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Any deadline to withdraw U.S. troops in Iraq only aids enemy

January 26, 2008
President Bush, prodded by reporters covering his trip to the Middle East to reveal plans to bring some U.S. troops home from Iraq, took precisely the right position.

Even though some troops already are scheduled to be pulled out of Iraq, he is open to any request by U.S. Gen. David Petraeus to delay some withdrawals, Bush said.

Regardless of what is in the minds of Bush and Petraeus, that announcement was the proper way to deal with plans for troop withdrawals. Any firm deadline set by U.S. officials — whether in the White House or in Congress — gives aid and comfort to our enemies in Iraq. It encourages them to continue attacking U.S. and Iraqi troops, as well as civilians. It may even spur them to increase their attacks.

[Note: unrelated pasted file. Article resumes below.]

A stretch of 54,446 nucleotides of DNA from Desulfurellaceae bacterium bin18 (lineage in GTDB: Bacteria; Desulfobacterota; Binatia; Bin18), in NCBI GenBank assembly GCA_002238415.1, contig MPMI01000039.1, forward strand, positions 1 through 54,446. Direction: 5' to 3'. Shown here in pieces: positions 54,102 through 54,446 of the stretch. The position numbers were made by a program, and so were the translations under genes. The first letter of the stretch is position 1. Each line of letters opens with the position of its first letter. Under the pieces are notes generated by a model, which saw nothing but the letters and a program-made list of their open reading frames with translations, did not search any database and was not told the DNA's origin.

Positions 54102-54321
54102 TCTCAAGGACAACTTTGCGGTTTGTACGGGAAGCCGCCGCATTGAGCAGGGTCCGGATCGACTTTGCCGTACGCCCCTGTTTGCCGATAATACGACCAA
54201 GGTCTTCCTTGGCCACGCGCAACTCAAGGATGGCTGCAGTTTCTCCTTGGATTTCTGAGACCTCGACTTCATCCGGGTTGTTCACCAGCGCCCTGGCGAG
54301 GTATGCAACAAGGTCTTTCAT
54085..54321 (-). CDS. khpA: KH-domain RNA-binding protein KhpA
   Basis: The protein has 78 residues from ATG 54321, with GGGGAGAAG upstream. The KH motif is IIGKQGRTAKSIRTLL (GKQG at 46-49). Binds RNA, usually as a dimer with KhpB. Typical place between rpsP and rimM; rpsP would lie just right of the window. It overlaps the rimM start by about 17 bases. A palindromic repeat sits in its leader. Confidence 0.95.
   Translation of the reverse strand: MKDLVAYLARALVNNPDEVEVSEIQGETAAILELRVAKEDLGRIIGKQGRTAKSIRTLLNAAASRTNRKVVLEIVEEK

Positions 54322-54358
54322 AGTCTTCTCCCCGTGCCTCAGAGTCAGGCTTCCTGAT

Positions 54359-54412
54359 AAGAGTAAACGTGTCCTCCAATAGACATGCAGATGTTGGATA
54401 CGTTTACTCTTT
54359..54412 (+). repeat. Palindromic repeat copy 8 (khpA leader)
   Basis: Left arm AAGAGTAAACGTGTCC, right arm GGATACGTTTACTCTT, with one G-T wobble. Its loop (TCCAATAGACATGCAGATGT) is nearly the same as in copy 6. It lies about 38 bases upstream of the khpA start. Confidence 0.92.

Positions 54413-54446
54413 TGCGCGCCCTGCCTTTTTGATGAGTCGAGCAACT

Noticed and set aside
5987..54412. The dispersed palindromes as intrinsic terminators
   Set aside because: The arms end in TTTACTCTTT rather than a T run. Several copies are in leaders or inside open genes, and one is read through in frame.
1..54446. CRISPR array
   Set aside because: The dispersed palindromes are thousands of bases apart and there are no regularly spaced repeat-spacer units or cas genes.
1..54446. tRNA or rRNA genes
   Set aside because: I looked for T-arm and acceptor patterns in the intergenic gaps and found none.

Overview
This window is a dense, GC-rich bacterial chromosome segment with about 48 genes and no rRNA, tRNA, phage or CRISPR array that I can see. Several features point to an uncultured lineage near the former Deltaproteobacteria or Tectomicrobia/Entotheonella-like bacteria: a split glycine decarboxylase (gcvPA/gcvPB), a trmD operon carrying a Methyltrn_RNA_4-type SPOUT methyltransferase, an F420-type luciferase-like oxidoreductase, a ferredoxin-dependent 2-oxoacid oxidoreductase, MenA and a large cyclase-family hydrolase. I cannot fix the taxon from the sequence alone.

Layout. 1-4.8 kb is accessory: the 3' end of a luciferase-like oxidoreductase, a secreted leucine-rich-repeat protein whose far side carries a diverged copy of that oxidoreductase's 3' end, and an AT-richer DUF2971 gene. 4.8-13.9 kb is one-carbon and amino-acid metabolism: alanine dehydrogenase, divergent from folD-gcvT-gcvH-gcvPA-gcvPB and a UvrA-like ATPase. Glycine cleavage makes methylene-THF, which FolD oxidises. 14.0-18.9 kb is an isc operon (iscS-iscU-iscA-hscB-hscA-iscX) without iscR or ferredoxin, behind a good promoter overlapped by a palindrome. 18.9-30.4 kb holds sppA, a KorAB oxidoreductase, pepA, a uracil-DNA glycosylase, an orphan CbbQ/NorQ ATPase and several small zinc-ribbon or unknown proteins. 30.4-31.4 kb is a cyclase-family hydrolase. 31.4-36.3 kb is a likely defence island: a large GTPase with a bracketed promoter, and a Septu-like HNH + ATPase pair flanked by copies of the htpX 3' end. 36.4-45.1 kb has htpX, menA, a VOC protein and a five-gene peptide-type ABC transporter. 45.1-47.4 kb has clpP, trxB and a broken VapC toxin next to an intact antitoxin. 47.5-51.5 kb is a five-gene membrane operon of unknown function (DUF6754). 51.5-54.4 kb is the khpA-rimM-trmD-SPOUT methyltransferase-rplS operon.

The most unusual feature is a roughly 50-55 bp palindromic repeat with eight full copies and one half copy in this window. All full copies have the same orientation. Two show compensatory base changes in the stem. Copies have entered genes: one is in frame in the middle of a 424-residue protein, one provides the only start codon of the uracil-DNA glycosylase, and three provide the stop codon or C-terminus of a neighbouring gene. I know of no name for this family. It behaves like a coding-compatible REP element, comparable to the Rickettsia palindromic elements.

Like other Americans, we want U.S. involvement in Iraq to end as soon as possible, compatible with U.S. policy goals in the Middle East. Given military successes during recent months, it may be that plans made by Bush and Petraeus can include accelerating withdrawal of troops. But tipping our hand to the enemy simply isn’t prudent — and could cost lives.



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